From Kyle Johnson and Jillian Bunyan of GT Philadelphia:

Pennsylvania law has not clearly set out by when a downhill landowner must sue an upland developer for storm water flooding under either tort or statutory theories.  Last week, the Commonwealth Court decided Lake v. The Hankin Group, No. 278 C.D. 2013 (Pa. Commw. Ct. 2013), which offers some guidance.  In Lake, the downhill landowner, the Lakes, sued the upland developer under the Clean Streams Law, the Storm Water Management Act, and the federal Clean Water Act for damage caused to the Lakes’ property by increased storm water flow during storm events from the newly developed upland property.  At the trial level, the defendants were granted summary judgment based on the fact that they no longer possessed or controlled the upland property and thus no cause of action could exist under the Clean Streams Law.  The Lakes’ remaining claims were determined to be time-barred.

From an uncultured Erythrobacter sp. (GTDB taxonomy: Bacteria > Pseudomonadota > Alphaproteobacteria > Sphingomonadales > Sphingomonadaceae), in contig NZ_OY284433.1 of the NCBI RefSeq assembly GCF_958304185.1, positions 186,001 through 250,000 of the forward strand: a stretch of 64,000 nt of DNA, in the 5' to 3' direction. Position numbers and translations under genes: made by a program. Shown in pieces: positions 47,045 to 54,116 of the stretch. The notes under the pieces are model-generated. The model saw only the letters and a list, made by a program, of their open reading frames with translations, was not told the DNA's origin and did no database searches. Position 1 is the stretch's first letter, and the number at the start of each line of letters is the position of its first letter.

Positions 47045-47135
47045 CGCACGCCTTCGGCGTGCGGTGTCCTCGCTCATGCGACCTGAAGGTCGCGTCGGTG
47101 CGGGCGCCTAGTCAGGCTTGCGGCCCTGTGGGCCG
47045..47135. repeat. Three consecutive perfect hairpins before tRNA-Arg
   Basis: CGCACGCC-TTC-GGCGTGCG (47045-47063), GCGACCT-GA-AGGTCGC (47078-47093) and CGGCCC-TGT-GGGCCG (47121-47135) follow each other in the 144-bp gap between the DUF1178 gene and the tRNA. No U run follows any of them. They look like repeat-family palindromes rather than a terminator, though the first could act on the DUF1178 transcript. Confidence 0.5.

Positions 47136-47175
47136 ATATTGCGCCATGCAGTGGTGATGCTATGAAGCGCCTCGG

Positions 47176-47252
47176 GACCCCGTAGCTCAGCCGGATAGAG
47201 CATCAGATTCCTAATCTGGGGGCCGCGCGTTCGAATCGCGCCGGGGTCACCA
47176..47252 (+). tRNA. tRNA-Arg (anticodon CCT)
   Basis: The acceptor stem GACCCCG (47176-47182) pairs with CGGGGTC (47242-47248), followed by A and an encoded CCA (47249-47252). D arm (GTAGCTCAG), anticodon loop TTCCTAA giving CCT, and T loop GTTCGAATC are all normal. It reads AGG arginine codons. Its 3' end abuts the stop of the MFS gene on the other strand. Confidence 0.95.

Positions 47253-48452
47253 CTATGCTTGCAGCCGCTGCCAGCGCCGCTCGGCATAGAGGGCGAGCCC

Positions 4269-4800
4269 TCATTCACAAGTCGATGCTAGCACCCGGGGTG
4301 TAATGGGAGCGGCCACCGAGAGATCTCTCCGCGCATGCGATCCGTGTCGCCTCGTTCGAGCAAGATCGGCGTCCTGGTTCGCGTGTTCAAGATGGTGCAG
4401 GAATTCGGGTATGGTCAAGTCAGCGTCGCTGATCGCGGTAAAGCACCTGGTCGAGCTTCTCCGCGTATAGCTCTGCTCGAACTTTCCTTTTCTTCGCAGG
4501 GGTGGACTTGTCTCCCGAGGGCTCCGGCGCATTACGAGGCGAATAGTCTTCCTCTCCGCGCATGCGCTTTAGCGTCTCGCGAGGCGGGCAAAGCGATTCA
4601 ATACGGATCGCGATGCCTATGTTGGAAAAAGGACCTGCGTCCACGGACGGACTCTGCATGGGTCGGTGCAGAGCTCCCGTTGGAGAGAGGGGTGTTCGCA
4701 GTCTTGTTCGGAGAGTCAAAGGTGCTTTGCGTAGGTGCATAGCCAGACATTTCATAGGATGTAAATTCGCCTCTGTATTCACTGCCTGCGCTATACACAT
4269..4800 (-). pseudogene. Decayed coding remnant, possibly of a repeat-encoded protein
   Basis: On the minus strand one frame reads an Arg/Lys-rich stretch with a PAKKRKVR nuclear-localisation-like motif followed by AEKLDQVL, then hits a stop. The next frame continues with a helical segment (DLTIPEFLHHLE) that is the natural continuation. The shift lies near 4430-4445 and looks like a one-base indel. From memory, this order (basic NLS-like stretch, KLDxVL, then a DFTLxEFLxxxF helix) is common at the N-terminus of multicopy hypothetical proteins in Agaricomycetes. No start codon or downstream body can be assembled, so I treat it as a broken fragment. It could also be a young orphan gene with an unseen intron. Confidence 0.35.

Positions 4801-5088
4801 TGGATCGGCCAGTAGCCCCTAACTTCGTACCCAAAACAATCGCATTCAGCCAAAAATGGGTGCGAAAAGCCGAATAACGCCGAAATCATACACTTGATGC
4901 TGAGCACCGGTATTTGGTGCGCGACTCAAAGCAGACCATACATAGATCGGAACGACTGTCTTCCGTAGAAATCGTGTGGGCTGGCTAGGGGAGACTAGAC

The Lakes appealed arguing that a cause of action existed under the Clean Streams Law despite the fact that the developer no longer controlled the property in question.  The Commonwealth Court agreed and reversed the lower court decision, finding that the Clean Streams Law provides for a cause of action against the upland developer under the theory of continuing trespass.  Despite the fact that the developers had relinquished control of the property, their alleged trespass continued to cause violations of the Clean Streams Law and therefore they could be found to be in violation.  Further, the Court noted that equitable relief could be fashioned to order the current owner/operator to permit the former developers to conduct any required corrective action.

The Commonwealth Court also reversed the lower court’s finding that the claims were time-barred.  Although the Lakes suffered what would be considered to be permanent changes to their property, their allegations also described “ongoing potential safety concerns as well as damage caused by continuing, periodic intrusion” of water onto their property.  The Commonwealth Court found the latter allegations more akin to a continuing trespass and thus the Lakes were not barred by the applicable statute of limitations.